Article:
By Ann Hohenhaus, DVM
May 20-26, 2012 is Dog Bite Prevention Week. Dog bites are a serious public health issue. In the United States, 4.7 million bites are estimated to occur each year. Children ages 5-9 are the most common victims of dog bites, but everyone is at risk.
I want to share my personal dog bite story and one that happened to my friend Susan the very same day.
You may immediately think that I was bitten by one of my dog patients. Not this time. I was walking down the hall of my apartment building just as the door to the service elevator opened. Thinking someone would come out of the door with their arms full; I stood still, away from the service elevator door, so the person could easily pass when the door opened. When it opened, out came a dog on a leash. My neighbor did not have a good hold on the leash, her dog jumped up on me, and, unprovoked, bit my arm. Fortunately, my arm was only bruised and the dog had been vaccinated for rabies. The dog owner’s veterinarian provided an official rabies vaccination certificate and there was no need for alarm.
Susan’s story is not as simple. While at an outdoor café, Susan saw a cute dog and asked the owner’s permission to pet it. Permission was granted and as soon as Susan began to pet the dog, it bit her on the hand causing serious bleeding. In the fray, the dog and the owner disappeared, Susan was taken to the emergency room, and because the dog’s rabies vaccination status was unknown, she had to get the series of rabies shots for her own safety.
Tales from the Pet Clinic readers can learn some valuable lessons from these two stories:
- Always follow the rules for safe interaction with dogs. To view a video click here.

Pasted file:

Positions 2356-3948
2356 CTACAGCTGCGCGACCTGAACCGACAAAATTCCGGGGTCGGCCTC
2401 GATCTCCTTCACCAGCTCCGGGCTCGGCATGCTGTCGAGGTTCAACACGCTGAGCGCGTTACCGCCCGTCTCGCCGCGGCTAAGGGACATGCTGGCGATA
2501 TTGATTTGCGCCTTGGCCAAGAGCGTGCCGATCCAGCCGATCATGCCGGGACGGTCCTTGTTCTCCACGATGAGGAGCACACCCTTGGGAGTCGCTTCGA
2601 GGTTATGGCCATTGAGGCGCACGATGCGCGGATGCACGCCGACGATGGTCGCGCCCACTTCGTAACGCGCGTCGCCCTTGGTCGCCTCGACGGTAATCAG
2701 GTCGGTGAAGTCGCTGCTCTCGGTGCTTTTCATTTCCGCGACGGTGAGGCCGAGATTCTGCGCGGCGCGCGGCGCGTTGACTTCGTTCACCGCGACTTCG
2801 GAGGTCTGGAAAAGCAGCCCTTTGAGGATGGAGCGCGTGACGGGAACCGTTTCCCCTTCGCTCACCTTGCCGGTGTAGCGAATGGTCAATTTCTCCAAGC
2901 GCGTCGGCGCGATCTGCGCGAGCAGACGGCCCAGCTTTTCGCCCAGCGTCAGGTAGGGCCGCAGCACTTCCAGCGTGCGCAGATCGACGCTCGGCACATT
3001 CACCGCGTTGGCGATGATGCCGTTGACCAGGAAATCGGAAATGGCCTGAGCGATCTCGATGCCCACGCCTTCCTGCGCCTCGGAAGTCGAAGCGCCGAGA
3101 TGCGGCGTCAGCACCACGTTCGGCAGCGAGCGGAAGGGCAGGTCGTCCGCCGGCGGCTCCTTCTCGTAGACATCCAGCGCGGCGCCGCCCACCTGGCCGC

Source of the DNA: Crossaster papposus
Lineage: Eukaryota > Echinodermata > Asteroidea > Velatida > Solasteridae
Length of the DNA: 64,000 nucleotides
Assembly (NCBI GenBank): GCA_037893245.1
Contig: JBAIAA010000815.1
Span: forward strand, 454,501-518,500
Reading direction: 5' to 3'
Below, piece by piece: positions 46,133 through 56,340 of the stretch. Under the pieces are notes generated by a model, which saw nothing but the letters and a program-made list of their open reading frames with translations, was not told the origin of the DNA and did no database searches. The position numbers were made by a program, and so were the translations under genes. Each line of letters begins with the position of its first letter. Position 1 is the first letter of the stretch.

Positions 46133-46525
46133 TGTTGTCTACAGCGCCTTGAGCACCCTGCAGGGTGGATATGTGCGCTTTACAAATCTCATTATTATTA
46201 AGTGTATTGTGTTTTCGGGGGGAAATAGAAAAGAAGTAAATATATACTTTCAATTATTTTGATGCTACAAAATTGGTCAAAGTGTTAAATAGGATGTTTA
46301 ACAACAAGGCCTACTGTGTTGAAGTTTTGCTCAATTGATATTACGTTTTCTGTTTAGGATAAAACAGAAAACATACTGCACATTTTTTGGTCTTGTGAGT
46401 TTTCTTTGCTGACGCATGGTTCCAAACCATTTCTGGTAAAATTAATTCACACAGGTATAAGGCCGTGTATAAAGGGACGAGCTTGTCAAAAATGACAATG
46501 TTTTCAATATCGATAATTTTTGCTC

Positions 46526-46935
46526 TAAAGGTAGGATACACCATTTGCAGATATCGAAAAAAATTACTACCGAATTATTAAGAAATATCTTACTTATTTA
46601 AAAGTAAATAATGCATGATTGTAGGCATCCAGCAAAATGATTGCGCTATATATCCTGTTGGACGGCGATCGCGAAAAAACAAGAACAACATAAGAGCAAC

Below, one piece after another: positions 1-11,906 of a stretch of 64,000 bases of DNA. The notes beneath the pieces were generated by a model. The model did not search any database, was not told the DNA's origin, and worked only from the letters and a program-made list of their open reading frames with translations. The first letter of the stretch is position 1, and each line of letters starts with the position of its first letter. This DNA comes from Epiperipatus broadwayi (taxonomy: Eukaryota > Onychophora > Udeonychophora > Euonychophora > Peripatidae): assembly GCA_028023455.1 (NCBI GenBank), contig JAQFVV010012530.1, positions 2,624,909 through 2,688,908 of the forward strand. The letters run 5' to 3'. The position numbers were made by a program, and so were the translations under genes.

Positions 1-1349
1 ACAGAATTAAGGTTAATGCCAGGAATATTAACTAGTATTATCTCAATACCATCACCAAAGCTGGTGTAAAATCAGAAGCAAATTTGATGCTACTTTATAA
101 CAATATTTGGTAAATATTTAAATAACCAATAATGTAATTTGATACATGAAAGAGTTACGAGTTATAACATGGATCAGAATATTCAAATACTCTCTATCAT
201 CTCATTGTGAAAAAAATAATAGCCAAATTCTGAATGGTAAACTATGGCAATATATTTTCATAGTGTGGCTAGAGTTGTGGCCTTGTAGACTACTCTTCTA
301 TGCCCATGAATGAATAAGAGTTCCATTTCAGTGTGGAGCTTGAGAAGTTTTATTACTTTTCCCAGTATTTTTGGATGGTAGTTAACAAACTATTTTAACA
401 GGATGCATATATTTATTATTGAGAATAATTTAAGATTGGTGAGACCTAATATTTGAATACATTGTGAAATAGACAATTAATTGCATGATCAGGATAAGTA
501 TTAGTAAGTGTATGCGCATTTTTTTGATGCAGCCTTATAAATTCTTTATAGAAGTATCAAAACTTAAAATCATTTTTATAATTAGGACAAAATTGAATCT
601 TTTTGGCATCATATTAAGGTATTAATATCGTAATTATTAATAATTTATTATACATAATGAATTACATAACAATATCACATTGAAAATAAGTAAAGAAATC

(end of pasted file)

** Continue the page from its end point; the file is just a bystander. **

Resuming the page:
- Following the rules does not guarantee safety, and children interacting with any dog should always be supervised. Both Susan and I followed the rules for safe interaction with dogs. Susan asked permission from the owner before petting the dog and I stood still as a tree even when the dog rushed toward me.
- Train your dog to safely interact with strangers so they don’t jump up and bite when they meet new people.
- Keep your dog current on rabies vaccinations.
- If your dog bites someone, no matter how embarrassing it is, give your name and address to the person who was bitten. It may save them from needing the series of shots required to prevent rabies, like Susan received.
- Provide a copy of your dog’s rabies vaccination certificate to the person your dog has bitten. They will sleep a bit easier knowing your dog is protected against rabies and this knowledge may prevent them from needing the human rabies shots.
- Susan and I are unusual in that we were adult victims of a dog bite. Children are more likely to be involved. If you have children, the American Academy of Pediatrics has a lesson in dog safety for parents.